I seat myself for the purpose of giving you some information concerning myself and family since I left Mississippi. We emigrated to this county in 1853. Your sisters health improved beyond by expectations until February 1854 when she accidentally slipped and hurt herself in the hip as we all thought at the the time but in the summer it proved to be in the womb, it finally bursted and on the 11th of February 1855 she departed this life and the last words she uttered was she was happy. On the first of the same month son John departed this life. Elizabeth married on the 9th of March 1856 and died the 1st of May following, all of which I have informed you of in three letters written shortly after the death of each. Melissa married a man by the name of James B. Weir of this town. Van married Weir's neice. Melissa has a fine son who will be 2 years old in April. Van has a fine daughter one year old the first of this month. Jo and Mary are single. Joe is learning the blacksmith trade and will make a fine workman. They are all in good health and doing very well. My health has been declining eversince. I weight 113 lbs. What is the cause of your not answering my letters has been a mystery to me. I should like well to hear from you and family, and also your brothers, and I hope you will satisfy my desire and tell your brothers to write to me.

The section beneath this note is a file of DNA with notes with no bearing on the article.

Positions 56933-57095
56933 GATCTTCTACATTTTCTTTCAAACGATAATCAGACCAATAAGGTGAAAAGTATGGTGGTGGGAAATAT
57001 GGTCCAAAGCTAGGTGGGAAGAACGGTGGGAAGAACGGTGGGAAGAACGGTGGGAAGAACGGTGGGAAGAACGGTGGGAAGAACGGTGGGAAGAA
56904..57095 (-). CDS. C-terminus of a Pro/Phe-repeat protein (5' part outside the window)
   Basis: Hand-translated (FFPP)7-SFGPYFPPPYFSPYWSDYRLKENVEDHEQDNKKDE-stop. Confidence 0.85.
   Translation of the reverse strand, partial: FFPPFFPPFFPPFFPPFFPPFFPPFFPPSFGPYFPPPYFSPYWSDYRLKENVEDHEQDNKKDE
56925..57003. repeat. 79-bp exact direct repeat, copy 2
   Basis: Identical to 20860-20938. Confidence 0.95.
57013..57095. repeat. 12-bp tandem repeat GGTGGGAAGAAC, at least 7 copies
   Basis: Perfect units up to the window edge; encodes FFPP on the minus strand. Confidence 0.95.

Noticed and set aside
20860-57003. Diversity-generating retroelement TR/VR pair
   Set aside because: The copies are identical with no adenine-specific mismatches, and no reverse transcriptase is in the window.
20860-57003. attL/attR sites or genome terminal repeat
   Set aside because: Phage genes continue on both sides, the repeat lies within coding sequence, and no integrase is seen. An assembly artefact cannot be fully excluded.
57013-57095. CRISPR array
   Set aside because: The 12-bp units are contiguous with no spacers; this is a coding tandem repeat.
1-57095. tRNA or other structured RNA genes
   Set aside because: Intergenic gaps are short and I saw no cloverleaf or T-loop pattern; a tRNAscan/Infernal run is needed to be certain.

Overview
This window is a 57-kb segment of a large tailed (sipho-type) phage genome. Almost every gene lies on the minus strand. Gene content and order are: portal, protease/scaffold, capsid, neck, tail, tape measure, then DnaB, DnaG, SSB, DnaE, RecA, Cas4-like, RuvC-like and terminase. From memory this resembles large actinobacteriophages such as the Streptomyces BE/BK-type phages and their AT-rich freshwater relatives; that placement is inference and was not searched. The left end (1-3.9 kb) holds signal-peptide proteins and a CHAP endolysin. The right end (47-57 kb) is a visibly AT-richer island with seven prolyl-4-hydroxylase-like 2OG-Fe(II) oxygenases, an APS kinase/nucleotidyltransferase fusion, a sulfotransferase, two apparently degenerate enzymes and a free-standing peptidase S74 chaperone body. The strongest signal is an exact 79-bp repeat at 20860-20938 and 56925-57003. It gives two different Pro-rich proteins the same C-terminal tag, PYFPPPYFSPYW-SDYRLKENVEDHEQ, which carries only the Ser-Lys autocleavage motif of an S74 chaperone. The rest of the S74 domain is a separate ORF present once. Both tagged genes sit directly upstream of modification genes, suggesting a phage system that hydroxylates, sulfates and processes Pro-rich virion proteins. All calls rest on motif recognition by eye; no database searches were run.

I live in a fine country, it is the most productive country I ever saw, corn, wheat, oats, barley and rye are raised in abundance, wheat is worth $1.00 per bu. corn 35¢, and 40¢ a bushel in sacks, flour extra is worth $6. per barrell, pork was worth this season from $1.75 to $6. per hundred lb.
We up here are divided in the political topics of the day. We have Douglas men, Breckenridge men, Bell men and Lincoln men. I took the side of Breckenridge as his views regarding slavery in the Territory were exactly mine which was formed and expressed in 1850, not withstanding all this, I think the South has acted rather prematurely, but as she has done what she has I now say for her to go ahead, and if the Southern States form a Southern Confederacy there will be a new state formed out of the southern part of Indiana, and Illinois which will go with the South as our interest on the many streams are so closely identified with the south, cut us off from the navigation of the Mississippi and Ohio River, we are then ruined, the south wants our corn, flour, bacon and other products of the soil and in return we here want their sugar, molasses, rice, and cotton, etc.
Here I have to stop, give my love and respects to J.H., B.R., and family and also to your family and receive my best wishes for your future prosperity and happiness and ever believe me to be your brother and friend.